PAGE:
William P. Gaines

The Cartersville News
Cartersville, Georgia
Page ?
Died: September 19, 1913
Transcribed by:   Website

Was an Honorable, Upright Respected Citizen

William P. Gaines, an honored and respected citizen of this county, departed this life near Cassville, Georgia, September 19th, at 3 o’clock p.m. 1913. His death came unexpectedly, while gathering fodder in his field. His little son, Paul, was the only one with him at the time. He fell to the ground, and almost simultaneously with the fall, his spirit separated from his body, and thus ended his mortal existence on earth.

William P. Gaines was born near Cassville, Bartow County, Georgia, January 11, 1846. He was married to Miss Sarah E. Linn on the 23rd day of December, 1875, near Cassville, Georgia. April 17th, 1885, his wife died near Cassville, Georgia, leaving him with three children, viz., Orr Gaines, who died about twelve years ago; Mrs. Mary F. Rutland and Miss Ida Gaines. On the 29th day of December, 1897, Mr. Gaines was again married to Miss Mary Carlisle, near Folsom, Georgia.  She and her son, Paul Gaines and the two daughters by his first marriage, Mrs. Mary F. Rutland and Miss Ida Gaines, of his immediate family, besides a large number of relatives survive him.

He was a true and faithful Confederate soldier. He enlisted in Company “I” of the 1st Ga. Regiment of Cavalry, in the spring of 1863, from Bartow County, Georgia, and served in the Company until the 25th day of April, 1865, at which time he surrendered under General Joe Wheeler, at Greensboro, North Carolina.

In the summer of 1866, under the ministry of General Clement A. Evans, at Cassville, Ga., he was converted and joined the Methodist Episcopal Church South, at that place. He was a devoted, active and faithful member  He was noted for [words obscured by fold] and square dealings in all his conduct with his neighbors. He was one man who earned his living by the “sweat of his brow” was a man of great energy—a hard worker. Verily, not a nickel can be traced to his possession without a valid consideration in return.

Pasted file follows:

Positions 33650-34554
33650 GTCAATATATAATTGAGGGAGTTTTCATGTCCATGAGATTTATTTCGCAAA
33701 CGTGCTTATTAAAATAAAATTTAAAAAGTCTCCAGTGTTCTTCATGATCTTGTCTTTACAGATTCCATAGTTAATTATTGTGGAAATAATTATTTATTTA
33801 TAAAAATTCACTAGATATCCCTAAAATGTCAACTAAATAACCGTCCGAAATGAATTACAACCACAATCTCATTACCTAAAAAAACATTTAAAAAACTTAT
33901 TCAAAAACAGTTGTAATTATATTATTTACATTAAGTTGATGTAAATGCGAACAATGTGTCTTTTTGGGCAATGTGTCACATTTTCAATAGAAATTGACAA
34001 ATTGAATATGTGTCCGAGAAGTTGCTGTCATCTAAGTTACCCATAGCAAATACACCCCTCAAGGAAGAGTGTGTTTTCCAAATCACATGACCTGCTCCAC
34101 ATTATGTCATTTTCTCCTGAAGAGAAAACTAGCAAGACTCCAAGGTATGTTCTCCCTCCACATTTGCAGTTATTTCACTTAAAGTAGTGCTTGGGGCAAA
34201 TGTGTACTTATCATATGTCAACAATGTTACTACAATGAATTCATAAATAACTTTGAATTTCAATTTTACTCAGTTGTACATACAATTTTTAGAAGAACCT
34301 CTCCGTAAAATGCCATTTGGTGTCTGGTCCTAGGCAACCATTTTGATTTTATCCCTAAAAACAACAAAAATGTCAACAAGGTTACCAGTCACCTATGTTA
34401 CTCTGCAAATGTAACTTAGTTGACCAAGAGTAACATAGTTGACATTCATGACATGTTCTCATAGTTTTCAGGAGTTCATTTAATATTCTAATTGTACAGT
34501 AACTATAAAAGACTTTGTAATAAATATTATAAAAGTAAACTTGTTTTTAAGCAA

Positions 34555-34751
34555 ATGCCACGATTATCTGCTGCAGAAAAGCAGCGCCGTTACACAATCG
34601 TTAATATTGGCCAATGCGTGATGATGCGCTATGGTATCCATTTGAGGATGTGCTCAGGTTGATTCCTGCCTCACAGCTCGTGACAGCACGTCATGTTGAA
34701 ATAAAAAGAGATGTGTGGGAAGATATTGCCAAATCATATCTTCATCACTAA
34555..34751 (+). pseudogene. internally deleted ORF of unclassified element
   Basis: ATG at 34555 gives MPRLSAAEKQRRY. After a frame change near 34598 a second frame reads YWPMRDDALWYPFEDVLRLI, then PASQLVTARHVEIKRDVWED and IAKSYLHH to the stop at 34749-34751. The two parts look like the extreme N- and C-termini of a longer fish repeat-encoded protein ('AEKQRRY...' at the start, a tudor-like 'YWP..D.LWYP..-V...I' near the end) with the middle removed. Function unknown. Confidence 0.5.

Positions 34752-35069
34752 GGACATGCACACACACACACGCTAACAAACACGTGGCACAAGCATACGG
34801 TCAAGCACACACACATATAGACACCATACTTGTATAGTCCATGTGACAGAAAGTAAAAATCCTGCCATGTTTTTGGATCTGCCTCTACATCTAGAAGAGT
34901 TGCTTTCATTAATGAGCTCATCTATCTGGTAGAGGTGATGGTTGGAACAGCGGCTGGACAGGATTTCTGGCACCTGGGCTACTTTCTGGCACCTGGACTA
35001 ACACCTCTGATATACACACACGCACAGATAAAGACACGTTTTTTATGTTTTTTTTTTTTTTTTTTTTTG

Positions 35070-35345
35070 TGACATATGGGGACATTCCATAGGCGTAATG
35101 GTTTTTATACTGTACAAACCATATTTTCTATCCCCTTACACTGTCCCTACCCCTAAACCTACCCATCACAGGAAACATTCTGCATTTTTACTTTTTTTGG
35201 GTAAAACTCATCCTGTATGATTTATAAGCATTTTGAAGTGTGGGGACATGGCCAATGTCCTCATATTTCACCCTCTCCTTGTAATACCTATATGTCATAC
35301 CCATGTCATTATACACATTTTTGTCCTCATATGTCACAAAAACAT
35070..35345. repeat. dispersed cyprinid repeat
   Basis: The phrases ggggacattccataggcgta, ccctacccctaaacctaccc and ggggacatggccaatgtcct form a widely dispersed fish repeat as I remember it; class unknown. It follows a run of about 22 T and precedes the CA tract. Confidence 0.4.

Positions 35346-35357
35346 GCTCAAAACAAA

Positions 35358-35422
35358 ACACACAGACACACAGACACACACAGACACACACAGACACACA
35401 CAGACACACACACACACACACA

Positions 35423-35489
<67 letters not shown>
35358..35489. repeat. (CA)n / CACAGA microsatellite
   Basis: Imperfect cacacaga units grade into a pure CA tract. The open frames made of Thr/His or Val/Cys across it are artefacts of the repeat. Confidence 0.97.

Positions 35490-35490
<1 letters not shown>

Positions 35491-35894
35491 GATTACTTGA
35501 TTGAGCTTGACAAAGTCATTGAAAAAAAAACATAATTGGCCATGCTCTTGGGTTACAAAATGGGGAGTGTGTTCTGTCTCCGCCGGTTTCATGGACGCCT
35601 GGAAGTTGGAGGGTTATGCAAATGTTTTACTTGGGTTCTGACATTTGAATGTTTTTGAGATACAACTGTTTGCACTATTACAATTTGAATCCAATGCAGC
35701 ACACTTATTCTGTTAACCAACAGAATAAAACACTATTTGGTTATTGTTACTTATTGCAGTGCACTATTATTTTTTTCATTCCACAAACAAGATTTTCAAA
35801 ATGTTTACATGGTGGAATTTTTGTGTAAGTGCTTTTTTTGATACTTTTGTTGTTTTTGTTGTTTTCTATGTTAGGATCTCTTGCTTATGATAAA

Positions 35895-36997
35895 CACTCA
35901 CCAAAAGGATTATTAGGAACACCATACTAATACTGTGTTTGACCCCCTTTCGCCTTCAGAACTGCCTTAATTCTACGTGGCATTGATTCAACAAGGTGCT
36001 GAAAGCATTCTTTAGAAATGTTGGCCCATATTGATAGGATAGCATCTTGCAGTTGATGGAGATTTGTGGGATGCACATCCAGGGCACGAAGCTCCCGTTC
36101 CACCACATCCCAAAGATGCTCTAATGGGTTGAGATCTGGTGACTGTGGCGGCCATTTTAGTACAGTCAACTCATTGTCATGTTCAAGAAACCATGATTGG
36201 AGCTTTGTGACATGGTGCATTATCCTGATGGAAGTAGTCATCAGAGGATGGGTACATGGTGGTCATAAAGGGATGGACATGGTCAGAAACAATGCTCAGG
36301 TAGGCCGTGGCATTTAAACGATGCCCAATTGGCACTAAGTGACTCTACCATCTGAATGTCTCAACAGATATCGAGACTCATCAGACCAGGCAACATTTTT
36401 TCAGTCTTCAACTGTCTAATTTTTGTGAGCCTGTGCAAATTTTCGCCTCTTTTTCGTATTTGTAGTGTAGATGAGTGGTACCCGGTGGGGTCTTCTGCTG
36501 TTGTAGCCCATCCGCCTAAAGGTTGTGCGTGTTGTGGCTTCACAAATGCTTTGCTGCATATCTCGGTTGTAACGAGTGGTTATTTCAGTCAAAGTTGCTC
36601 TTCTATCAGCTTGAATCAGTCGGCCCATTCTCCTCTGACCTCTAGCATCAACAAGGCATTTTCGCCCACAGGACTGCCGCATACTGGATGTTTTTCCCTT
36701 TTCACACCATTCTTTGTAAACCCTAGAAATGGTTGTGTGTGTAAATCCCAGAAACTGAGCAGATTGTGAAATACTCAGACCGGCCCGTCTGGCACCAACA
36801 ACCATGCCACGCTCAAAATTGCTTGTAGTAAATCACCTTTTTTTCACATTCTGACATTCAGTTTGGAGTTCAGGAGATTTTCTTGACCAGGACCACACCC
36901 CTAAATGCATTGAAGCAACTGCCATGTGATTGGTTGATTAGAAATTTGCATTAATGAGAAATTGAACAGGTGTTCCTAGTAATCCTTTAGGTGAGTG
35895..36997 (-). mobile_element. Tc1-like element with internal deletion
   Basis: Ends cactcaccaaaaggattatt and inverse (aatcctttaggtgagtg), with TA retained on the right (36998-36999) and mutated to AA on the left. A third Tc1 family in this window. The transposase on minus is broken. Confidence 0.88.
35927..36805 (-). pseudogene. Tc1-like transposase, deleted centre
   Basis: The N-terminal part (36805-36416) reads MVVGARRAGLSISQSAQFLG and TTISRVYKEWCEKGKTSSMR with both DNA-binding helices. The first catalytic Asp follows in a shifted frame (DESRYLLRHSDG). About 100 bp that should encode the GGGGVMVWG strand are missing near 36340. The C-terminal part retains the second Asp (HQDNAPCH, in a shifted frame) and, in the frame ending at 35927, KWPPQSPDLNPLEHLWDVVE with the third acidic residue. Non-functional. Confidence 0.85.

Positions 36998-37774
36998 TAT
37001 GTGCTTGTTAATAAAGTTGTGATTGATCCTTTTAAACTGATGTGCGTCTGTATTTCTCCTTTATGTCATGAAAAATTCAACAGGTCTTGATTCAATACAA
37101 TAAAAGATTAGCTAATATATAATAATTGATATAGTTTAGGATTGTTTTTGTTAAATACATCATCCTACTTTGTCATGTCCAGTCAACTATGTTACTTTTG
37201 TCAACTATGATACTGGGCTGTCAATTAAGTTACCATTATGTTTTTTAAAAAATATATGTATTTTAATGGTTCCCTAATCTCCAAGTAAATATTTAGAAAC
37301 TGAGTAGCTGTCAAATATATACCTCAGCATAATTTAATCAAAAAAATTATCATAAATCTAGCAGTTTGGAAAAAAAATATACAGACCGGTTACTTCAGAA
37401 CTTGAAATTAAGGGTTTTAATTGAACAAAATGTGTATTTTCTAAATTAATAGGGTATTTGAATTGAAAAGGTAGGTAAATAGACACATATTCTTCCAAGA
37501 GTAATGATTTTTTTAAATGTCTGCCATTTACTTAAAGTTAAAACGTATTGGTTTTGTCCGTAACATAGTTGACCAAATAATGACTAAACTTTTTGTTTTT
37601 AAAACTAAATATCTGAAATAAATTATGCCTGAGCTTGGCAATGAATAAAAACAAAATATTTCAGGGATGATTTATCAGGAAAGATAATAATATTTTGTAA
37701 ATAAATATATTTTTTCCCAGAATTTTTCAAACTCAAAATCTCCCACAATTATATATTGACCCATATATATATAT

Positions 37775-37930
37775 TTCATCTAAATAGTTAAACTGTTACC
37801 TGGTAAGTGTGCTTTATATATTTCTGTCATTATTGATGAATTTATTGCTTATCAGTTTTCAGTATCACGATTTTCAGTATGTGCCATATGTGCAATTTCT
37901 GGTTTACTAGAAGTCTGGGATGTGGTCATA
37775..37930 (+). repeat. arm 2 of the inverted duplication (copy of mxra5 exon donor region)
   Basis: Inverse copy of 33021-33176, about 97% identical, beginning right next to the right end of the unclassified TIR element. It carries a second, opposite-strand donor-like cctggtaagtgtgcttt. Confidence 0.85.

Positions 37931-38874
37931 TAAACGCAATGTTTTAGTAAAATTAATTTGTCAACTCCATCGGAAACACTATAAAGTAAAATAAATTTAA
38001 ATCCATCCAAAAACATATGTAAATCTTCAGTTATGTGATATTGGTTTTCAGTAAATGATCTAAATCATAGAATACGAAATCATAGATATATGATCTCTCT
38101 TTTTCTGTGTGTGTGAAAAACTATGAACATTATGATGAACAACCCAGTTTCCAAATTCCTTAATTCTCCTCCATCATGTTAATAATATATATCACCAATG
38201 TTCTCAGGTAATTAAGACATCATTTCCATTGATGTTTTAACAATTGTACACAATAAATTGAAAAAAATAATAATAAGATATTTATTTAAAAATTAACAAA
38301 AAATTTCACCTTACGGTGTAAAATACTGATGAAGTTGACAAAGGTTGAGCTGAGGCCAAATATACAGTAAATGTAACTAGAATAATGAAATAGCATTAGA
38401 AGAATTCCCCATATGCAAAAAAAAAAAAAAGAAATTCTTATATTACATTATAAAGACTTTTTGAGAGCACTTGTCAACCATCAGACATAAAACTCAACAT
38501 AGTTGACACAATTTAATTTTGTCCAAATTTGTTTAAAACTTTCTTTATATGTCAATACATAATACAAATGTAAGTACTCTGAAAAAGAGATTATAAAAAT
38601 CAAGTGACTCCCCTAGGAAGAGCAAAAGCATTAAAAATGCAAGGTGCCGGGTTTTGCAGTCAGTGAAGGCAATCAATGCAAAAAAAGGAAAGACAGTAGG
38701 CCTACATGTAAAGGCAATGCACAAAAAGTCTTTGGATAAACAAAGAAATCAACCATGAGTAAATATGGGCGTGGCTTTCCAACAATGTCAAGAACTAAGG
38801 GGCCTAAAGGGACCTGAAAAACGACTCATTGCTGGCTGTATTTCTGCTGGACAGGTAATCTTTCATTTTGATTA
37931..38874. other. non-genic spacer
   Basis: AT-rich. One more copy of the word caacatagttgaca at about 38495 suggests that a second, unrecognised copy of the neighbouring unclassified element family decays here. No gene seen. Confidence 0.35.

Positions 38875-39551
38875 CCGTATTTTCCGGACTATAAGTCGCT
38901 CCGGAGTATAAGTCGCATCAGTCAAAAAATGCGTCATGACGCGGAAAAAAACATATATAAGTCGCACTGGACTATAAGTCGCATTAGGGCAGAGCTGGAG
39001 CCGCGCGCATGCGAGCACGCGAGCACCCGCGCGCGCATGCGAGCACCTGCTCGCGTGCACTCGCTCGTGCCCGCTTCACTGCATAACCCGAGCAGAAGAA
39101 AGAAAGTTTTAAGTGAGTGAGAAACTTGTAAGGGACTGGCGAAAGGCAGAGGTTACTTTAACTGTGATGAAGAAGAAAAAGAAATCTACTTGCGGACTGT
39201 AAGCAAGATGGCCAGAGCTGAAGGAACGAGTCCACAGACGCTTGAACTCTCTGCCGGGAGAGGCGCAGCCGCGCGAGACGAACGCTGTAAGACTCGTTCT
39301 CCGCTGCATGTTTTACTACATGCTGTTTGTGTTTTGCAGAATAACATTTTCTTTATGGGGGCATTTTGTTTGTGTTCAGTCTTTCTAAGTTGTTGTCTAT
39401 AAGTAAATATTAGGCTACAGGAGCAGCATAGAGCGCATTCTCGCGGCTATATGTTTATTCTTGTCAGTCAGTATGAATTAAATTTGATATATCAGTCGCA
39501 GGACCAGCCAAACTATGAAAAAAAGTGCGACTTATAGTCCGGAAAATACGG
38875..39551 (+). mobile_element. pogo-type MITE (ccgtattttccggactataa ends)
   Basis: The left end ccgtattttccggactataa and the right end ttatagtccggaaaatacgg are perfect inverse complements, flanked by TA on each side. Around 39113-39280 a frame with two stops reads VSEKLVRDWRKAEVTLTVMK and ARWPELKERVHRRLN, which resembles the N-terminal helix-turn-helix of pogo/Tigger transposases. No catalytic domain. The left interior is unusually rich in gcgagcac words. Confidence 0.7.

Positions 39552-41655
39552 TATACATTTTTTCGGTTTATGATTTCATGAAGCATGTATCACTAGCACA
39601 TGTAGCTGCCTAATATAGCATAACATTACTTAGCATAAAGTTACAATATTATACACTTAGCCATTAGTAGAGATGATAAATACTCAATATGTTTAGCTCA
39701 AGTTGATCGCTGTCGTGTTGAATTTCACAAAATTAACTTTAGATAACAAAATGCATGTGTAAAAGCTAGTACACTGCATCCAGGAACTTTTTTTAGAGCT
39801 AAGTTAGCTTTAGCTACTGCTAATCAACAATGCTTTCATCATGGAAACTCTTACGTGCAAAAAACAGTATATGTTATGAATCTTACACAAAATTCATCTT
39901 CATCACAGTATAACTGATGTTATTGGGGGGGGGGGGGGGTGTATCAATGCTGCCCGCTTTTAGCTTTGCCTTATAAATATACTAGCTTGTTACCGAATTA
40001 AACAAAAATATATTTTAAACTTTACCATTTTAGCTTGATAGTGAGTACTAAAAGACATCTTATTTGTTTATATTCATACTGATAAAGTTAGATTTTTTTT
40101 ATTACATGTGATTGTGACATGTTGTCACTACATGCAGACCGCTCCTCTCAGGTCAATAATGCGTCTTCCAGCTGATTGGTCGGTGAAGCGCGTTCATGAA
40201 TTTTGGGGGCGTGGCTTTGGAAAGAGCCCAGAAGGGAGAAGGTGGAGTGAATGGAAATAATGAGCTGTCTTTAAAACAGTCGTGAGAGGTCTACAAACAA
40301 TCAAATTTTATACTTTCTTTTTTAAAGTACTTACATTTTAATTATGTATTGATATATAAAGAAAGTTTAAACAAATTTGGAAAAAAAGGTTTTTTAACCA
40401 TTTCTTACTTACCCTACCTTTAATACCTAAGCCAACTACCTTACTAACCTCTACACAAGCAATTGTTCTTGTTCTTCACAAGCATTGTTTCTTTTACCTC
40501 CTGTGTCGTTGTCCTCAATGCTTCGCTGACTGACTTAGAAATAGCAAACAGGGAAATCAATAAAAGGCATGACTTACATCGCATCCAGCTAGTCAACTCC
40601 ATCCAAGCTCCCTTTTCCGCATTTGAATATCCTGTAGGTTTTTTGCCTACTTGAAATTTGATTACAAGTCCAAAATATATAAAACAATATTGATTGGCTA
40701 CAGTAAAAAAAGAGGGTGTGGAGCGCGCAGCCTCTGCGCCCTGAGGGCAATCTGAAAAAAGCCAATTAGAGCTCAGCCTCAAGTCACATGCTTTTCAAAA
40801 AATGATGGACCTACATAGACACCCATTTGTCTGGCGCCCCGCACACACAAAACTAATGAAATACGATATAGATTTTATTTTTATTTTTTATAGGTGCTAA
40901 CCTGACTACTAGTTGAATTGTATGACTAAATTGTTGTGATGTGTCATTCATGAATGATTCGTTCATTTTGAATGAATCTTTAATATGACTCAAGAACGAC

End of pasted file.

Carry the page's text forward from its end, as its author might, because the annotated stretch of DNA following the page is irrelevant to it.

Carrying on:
His greatest characteristic was his devotion to his church and Sabbath school duties. He was superintendent of Best Chapel Sabbath school continually for twenty-five years. He was always present to open and conduct his Sabbath school, doing his best for the success of the school and the cause so he earnestly espoused.

When a boy, and after he became a young man, he loved the company and companionship of his father, mother, brother and sisters. He was certainly a dutiful son, a kind and loving brother, a true friend and devoted husband and father, a worthy companion—an exemplar for good. Everybody who knew “Billie Gaines” loved him, loved him for his kindness, his candor, his honesty, and matchless christian character.

His funeral was preached by Rev. H.M. Strozier, his beloved pastor, at Best Chapel, September 21st, and his remains buried at Cassville Cemetery. An immense concourse of people attended his funeral at Best Chapel and at the cemetery at Cassville to pay the last tribute of respect to one they so dearly loved.

It’s true that the body of “Billie Gaines” is buried in the cemetery at Cassville. It’s true that when his spirit separated from his body last Friday evening it winged its way to that realm of peace, joy and happiness that had been prepared for him, where he now pursues his investigation in the beautiful fields of wondrous love and happiness, charmed by the presence of Almighty God.



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